Little Jokes

What do you call a fight between the minister and the choir?
An altarcation

If Satan owns Hell, does that make him a soul proprietor?

Definition: Agnostic
An atheist who's hedging his bet.


Happy Thoughts for Monday

I like to see what motivates people. Personally, I've always found that the carrot works much better than the stick. People simply appreciate rewards more than punishment. But also, if that's not working, you can just whack them with the carrot, instead.

Aquarium fish are pretty, but they make awful pets. For one thing, they're just not very cuddly, all slimy and gasping for breath the whole time. Also, they always leave a wet spot on the bed. But more importantly, they never live long and you just end up having to flush them down the toilet.
I think a puppy would be a better choice for a pet, since they're more cuddly. On the other hand, they're much more difficult to flush.


Code Complete Nonsense

I wrote about some new Java language feature proposals on my technical blog. It's not worth posting it twice, so here's a link for anyone interested:


Warning: it's for geeks only; basically, anyone that does any programming. But hopefully funny for that crowd.


Little Joke: Roomination

When strangers room together, what do you call the place they rent?

Leased common denominator.


Happy Thoughts: 8/17/2007

Don't be spoiled by success. Be treated fairly by failure instead.

Split ends: Our hair just keeps growing and growing. It's constantly trying to put as much distance as possible between it and the body.
Does it know something that we don't?

Did you ever have an aquarium? Did you notice how continuously the fish went belly-up and had to be flushed?
Now, did you ever have roaches or ants in your kitchen? Did you notice how they just kept coming and coming, no matter how hard you tried to kill them?
Why don't we raise roaches and ants as pets, instead? It would be a lot less depressing.

There are two sides to every story. But the other side is hard to read because it's all backwards.

I've been thinking about getting a nose job. It's about time he started earning his keep.
He'd just better not blow it.


When I am King: Miss Directions

When I am King...

GPS devices will be more human, more interactive, and less emotionally draining.

I don't own a GPS system now and I'm not planning to anytime soon. Why? Because it'd be like caving and asking for directions. Constantly.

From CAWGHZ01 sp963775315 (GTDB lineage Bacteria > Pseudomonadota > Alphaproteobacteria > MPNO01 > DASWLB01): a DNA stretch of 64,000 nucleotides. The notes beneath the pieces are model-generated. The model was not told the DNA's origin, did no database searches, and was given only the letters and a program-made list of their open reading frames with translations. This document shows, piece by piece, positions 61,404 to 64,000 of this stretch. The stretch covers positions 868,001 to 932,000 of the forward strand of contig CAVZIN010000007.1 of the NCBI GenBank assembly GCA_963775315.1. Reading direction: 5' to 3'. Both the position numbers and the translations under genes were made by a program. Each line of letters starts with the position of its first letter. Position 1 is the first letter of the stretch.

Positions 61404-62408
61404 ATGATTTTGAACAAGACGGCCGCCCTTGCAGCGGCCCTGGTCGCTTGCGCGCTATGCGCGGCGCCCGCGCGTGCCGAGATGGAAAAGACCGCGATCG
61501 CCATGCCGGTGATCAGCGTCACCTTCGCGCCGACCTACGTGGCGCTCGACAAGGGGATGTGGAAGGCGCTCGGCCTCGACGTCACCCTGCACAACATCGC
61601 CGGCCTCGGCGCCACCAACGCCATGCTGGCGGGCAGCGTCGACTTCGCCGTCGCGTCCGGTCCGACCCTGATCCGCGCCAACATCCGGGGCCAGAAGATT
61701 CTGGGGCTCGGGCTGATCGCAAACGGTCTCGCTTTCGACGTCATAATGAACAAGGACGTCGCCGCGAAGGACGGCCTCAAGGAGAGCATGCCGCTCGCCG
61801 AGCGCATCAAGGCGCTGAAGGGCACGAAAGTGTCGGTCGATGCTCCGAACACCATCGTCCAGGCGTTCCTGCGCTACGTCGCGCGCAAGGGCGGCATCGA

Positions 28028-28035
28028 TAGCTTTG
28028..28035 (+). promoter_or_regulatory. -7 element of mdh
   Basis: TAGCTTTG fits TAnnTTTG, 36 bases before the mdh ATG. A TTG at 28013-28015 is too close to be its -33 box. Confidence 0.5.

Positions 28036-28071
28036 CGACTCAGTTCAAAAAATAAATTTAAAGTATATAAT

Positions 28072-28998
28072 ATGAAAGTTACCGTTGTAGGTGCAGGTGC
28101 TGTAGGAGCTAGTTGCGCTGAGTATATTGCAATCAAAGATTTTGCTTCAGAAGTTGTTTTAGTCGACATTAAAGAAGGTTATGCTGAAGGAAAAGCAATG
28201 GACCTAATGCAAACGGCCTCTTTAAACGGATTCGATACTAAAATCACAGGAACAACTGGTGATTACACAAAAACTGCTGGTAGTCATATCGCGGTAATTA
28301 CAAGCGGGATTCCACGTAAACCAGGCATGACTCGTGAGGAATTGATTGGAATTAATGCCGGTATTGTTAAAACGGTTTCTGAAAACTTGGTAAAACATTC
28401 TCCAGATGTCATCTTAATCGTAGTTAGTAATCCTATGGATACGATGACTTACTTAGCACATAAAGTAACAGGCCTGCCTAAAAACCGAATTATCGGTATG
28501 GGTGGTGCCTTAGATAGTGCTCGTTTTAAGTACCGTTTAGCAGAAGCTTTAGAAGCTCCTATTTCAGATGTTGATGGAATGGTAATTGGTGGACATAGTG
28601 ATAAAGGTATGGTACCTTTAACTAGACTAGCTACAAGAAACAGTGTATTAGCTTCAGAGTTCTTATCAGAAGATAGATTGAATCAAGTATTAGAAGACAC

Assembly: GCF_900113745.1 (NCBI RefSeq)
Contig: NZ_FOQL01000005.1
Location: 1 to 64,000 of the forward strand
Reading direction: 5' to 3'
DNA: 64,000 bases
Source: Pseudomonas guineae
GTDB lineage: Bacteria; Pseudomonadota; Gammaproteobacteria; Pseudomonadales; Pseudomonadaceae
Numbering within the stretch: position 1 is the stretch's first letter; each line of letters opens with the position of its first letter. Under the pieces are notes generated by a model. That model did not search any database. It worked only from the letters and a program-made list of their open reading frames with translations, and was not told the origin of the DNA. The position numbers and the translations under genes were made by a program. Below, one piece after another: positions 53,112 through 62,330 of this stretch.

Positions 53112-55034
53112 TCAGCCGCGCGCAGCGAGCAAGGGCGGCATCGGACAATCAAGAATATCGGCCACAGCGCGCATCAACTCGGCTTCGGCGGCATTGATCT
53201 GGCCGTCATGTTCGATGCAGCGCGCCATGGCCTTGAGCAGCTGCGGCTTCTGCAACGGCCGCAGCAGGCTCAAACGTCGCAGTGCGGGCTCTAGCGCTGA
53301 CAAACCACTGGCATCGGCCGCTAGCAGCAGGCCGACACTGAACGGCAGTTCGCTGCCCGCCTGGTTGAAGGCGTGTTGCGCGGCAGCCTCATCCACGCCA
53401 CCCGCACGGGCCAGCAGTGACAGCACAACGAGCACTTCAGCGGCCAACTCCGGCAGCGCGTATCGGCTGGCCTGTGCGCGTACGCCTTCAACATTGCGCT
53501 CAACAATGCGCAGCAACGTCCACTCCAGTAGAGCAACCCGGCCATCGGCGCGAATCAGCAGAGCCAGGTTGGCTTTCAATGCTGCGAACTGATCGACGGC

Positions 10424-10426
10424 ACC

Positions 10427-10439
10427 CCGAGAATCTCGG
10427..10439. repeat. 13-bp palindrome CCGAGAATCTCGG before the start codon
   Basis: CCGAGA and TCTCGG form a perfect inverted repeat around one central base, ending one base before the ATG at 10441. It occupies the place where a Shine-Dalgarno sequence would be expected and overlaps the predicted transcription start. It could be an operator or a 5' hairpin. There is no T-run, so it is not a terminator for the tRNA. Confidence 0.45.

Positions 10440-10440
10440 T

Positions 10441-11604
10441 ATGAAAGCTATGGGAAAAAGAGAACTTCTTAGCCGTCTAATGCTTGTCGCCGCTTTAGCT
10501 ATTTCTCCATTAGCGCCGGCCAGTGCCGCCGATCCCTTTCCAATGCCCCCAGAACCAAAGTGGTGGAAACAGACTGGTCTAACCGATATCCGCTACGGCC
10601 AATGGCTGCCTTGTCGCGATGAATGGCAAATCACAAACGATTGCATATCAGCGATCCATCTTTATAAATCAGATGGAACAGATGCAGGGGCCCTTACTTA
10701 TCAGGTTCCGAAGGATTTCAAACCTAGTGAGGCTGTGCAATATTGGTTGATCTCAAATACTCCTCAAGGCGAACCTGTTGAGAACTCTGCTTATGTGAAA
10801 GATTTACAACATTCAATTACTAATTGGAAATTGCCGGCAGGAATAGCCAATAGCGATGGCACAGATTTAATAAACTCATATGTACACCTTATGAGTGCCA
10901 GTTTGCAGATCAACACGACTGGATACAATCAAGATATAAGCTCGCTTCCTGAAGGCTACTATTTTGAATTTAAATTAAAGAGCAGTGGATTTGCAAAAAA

I know that I don't know how to get everywhere. Heck, I sometimes end up at the wrong house coming home at night (really freaks out the lady in that other house, but she's getting used to it). But I really hate having to ask for directions. So I get by, just driving around the general vicinity where I'm heading until I eventually figure it out.

Using a GPS device would be like asking for directions non-stop. Sure, it might be in the privacy of my own car, but it's really no better personally than stopping at the gas station and asking which way to go – at every single corner along the way.

I just can't take that pride hit on every journey. I might be physically on the right path, but I'd be emotionally lost.

But what I could use is a little company in the car. I get tired of the radio, always playing songs I don't like, or the CD player, always playing songs I've heard too many times. Audio books are an improvement, but they feel so impersonal, like they're not really reading to me, but just to some microphone in a studio. What I'd like is something more interactive, more like another person in the car, commenting on things that are happening during the drive.

When I am King, I will introduce a new device that caters to this kind of driver; the kind that doesn't want to be told what to do, but is hankering for a little company along the scenic route. I envision a system that doesn't give directions so much as commentary. The “Miss Directions” system would never volunteer directions, but would instead converse with the driver about the journey, just like a spouse, saying such helpful things as:

“You took a left? Why did you take a left? You should have just gone straight.”
“[Cough] A right turn? Whatever...”
“Why are you going this way?”
“Where do you think they live, in the Arctic?”
“Are we supposed to be driving in circles?”
“You know where they live, right?”
“We'd already be there if we'd gone my way.”
“I know a better way to go, but we'll take yours instead. We always do.”
“Just because that light had a right arrow didn't mean you had to turn right.”
This way? Huh. You're the driver...”
“Shouldn't we be there by now?”

There are a multitude of other modes that you can put the system into that mimic different kinds of trips. For example, if you are taking a long road trip alone and you miss your children, Miss Directions can help you out with such conversation as:

“Are we there yet?”
“When are we going to get there?”
“Are we there yet?”
“How long have we been driving?”
“Are we there yet?”